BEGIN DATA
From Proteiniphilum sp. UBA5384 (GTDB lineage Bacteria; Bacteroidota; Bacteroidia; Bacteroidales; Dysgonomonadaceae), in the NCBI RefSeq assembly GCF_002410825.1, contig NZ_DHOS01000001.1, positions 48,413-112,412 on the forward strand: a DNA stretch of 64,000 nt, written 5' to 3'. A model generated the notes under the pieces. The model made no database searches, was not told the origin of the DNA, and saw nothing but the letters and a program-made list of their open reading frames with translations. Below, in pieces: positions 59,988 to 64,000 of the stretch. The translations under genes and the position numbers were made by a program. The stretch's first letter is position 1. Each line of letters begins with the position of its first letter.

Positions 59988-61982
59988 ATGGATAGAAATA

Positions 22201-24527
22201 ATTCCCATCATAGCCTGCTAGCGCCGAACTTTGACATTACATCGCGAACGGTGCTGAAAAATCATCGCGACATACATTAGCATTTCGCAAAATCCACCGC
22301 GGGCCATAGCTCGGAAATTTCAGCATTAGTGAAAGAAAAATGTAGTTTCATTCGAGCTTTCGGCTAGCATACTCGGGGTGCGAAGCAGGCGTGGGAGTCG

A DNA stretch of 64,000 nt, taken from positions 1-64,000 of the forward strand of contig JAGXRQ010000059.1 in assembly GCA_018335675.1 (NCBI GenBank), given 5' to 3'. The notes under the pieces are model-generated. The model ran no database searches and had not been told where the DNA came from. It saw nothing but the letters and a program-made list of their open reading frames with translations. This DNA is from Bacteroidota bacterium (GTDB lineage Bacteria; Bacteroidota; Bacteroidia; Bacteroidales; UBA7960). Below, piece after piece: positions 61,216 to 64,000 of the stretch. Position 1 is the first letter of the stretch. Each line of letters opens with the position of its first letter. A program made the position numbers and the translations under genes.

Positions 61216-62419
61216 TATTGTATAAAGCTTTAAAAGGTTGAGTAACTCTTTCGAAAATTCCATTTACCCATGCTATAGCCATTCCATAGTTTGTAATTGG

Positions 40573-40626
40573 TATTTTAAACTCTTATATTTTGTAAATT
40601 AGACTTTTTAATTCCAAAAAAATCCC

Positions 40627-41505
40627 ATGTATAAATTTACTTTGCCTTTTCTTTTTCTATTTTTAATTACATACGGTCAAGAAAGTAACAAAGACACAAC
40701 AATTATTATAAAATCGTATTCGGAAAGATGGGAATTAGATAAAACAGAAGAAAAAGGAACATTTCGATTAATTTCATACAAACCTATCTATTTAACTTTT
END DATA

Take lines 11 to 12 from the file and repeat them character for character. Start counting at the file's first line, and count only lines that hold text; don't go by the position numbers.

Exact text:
40573 TATTTTAAACTCTTATATTTTGTAAATT
40601 AGACTTTTTAATTCCAAAAAAATCCC